During the 1920’s 1930’s there were few names in the numismatic world as well known as Henry and Julius Guttag, prominent New York City numismatists and securities dealers. The brothers were the owners of Guttag Brothers, with offices on Wall Street and Stone Street in lower Manhattan. Their first numismatic ads in 1920 offered to buy 100 Isabella quarters for $45 and announced that, “We are quantity dealers.”
Julius Guttag had become a coin collector at 15 and remained deeply involved in the field right down to his death in 1962. He was Life Member 24 of the American Numismatic Association (ANA). In 1924 he became the chief proponent of Coin Week that soon expanded into a nationwide annual event directed by the ANA that later became known as National Coin Week.
Henry took a less active public role in numismatics but shared his brother’s belief in finding and sharing knowledge, beginning in 1921 with the release of their premium catalog, Rare Coins of the United States, a 122-page guide that competed with B. Max Mehl’s successful Star Rare Coin Encyclopedia and several other widely distributed dealer price guides. In 1924 they published a reprint of Lyman H. Low’s 1899 title, Hard Times Tokens.
In 1924, in the flood tide of national and personal prosperity, the brothers published with Pennsylvania’s Dr. George Hetrich the first edition of their epic Civil War Tokens and Tradesmen’s Cards. This work listed 6,000 varieties of Civil War-era store cards, 600 Patriotic tokens and presented 16 plates. Guttag-Hetrich remained the most widely used guide to Civil War material until the 1960’s.
Next came a contribution to U.S. Colonial numismatic literature, the 1925 20-page guide illustrated with line drawings, New Jersey Cents. Probably the most ambitious Guttag effort was the 1927 Coins of the Americas, Part I, devoted to U.S. coins and Part II, Mexico, Central and South America and West Indies. Hard cover copies of this title are still to be found in use today.
On October 21-22, 1927, the Guttag firm announced its only numismatic auction, with its Catalogue of Auction Sale of Rare and Valuable Coins to be held at the offices of Guttag Brothers. During the 1920’s the firm ran its institutional ads on the back cover of every issue of The Numismatist, journal of the ANA. The world of the Guttags and millions of other Americans came crashing down in October 1929 with the catastrophic stock market crash that annihilated Coolidge Prosperity, the Big Bull Market and President Herbert Hoover’s confident assertion that the United States was within sight of banishing poverty forever.
In December 1929 the last Guttag Coin Bulletin was mailed and all coin advertising ceased. The brothers reportedly lost more than $9 million in The Crash but apparently fell back on their coin collections for support. They were not broke and when in early 1935, the city of Hudson, N.Y. prepared to celebrate its Sesquicentennial with an issue of 10,000 silver commemorative half dollars designed by Chester Beach, Julius Guttag played a large role in this coin’s distribution.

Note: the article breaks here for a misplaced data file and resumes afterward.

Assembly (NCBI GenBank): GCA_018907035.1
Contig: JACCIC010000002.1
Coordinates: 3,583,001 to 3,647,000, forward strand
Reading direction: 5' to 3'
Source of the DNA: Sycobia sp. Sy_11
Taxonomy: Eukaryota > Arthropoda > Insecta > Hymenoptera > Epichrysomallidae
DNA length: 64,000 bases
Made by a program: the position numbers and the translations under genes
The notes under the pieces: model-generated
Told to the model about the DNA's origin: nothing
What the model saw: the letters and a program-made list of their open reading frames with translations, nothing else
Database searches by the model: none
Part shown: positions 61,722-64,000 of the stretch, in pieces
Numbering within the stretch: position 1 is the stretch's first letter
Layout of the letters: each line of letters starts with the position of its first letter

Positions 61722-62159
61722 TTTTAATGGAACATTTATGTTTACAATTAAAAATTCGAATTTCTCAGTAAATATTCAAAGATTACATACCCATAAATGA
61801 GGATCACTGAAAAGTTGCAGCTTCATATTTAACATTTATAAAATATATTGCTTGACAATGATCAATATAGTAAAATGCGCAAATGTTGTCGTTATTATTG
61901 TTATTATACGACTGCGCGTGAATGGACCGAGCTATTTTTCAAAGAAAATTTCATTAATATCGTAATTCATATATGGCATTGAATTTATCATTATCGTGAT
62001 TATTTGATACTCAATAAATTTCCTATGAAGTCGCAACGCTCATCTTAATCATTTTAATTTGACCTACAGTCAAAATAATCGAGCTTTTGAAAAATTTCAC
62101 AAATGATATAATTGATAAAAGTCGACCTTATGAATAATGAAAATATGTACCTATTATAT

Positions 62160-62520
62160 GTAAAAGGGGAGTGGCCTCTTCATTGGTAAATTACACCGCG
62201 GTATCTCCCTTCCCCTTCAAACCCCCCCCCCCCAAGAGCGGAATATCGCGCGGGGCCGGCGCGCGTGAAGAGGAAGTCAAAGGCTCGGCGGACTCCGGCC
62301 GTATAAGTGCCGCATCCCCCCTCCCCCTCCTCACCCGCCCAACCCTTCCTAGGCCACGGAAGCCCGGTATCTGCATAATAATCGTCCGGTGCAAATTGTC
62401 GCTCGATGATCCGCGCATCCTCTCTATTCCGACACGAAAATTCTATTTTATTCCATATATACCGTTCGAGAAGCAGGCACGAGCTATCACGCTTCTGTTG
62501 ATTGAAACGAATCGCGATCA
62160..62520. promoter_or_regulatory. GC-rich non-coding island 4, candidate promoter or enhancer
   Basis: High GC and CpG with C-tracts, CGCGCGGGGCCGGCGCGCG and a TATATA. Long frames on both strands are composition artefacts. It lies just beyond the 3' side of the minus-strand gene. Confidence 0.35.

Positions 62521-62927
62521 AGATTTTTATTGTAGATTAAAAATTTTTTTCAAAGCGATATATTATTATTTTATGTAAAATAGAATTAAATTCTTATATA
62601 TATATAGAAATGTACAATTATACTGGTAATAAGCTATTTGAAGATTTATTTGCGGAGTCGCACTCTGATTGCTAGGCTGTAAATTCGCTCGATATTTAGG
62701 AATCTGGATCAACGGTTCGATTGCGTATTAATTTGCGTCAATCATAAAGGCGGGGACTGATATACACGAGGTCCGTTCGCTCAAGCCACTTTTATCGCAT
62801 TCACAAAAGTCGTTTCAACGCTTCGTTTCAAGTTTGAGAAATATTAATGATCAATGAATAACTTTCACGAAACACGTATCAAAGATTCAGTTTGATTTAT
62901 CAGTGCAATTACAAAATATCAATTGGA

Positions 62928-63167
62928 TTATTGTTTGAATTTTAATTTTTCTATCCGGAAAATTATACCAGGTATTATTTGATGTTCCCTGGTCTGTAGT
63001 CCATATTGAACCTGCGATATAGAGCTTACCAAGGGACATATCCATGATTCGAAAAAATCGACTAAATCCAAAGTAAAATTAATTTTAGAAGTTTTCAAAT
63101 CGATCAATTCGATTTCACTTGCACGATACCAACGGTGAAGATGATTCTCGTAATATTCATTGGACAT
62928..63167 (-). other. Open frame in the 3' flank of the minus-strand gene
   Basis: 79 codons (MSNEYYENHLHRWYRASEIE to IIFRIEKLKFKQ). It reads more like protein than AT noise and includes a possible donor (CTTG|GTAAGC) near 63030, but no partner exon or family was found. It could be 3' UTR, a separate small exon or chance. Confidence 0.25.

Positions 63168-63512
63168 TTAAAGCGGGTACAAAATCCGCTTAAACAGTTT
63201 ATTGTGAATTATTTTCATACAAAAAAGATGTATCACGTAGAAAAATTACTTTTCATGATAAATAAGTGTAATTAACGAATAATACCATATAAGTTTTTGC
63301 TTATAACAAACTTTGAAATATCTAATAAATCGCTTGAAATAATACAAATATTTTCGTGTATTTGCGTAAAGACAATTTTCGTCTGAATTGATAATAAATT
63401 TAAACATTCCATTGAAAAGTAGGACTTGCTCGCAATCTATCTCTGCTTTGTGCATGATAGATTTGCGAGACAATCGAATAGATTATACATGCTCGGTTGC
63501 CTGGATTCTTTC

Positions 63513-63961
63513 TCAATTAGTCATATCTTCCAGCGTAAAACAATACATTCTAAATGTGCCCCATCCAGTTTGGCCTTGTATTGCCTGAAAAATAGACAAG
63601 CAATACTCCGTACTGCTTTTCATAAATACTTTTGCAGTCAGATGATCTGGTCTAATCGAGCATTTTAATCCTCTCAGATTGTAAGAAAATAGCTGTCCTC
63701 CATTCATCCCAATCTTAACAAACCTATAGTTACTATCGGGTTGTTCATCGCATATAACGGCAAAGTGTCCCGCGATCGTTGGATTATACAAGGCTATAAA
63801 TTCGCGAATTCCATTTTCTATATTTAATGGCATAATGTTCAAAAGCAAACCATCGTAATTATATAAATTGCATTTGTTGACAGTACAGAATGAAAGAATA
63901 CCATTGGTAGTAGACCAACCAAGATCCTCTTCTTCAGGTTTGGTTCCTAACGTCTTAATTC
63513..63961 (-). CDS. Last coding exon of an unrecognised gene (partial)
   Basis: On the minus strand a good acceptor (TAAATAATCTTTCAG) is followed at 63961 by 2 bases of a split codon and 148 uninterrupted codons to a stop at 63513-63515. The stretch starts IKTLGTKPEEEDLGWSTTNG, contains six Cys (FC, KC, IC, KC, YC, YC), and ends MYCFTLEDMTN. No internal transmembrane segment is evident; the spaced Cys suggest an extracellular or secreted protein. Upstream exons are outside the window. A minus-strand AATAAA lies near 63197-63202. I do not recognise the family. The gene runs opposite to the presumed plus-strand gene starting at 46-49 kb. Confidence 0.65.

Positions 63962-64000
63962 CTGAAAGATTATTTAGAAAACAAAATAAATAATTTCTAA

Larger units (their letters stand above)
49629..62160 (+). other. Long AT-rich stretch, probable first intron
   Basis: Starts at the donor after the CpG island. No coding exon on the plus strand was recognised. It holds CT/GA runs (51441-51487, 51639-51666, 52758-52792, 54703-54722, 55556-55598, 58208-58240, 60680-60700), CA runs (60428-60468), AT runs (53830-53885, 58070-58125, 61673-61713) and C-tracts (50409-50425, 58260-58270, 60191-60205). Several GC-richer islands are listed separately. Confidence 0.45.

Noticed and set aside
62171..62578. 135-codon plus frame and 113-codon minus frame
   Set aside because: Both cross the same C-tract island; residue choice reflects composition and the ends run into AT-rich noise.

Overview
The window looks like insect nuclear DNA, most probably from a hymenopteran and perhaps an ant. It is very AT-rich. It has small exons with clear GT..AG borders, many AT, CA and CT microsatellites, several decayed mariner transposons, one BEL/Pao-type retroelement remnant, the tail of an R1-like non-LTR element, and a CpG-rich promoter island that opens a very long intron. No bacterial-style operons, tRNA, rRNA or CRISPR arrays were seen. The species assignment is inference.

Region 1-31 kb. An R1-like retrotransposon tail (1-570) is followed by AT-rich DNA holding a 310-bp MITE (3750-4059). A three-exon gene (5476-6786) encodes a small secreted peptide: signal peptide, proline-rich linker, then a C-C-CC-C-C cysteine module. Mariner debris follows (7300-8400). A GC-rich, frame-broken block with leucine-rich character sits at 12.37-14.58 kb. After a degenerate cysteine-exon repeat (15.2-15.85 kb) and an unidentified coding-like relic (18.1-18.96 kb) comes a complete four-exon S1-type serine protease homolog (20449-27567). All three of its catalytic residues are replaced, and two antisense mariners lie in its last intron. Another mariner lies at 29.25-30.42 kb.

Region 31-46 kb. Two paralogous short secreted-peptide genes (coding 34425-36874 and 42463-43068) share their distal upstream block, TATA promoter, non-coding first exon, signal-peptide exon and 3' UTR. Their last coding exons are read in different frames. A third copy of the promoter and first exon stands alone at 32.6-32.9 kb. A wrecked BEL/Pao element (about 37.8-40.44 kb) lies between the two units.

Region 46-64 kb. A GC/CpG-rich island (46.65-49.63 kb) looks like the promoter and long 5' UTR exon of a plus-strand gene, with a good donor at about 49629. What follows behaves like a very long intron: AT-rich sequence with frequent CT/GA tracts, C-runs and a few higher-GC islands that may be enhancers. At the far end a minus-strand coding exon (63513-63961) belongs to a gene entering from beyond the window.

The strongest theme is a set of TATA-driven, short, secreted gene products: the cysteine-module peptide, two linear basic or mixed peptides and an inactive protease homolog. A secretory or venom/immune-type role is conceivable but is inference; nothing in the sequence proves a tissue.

The Hudson coins were to go on sale on June 28, but by July 2 it was announced that the entire
issue was sold out. What was not announced was that the issue had in fact been “distributed” almost entirely to Hudson Mayor Frank Wise and Julius Guttag. The New York dealer paid 90 cents per coin, and was able to promptly sell them for $4 and $5 each.
The name Guttag was later associated with the then fashionable Westchester suburb of New Rochelle and distribution of the 1938 New Rochelle half dollar. Another commemorative coin profiteer, L.W. Hoffecker of El Paso, Texas, told a Congressional investigating committee that the Hudson coin was called the “Guttag half Dollar,” by fellow dealers after Julius Guttag’s commanding position at the coin’s release. The Guttag family was also a factor in several other commemorative issues, notably among the many coins that appeared during the busy year 1936.
Less costly today are several types of Guttag medals that remind the world of the firm’s existence. Designed by Jonathan M. Swanson, the 30 millimeter pieces honored coin and stamp collecting, young numismatists, Coin Week, Washington and Lincoln while advertising the firm’s various specialties, including coins, stocks, bonds and foreign money. B. Max Mehl brought radio to coin collecting in Fort Worth, Texas, and the Guttags brought it to public radio through broadcasts on the popular station WOR.
Many Guttag coins were sold after 1940 through the youthful, hard-driving Abe Kosoff, who also sold the Guttag library, cataloging the books with vast effort and time with decidedly limited profit. During these years, the Guttag Civil War token collection was sold to oldline Maryland dealer John Zug, better known for his handling of gold coins.
Advertising this collection for sale, Zug noted that it contained 5,600 varieties including 80 silver, 100 gilt, 890 brass, 220 white metal, 190 copper-nickel, 210 nickel or German silver, 120 zinc and 30 lead. The balance was composed of copper or bronze tokens. This historic collection was housed in 15 National coin albums. The Guttag brothers accomplished much and overcame many setbacks in their long careers, giving coins associated with their names a special cachet.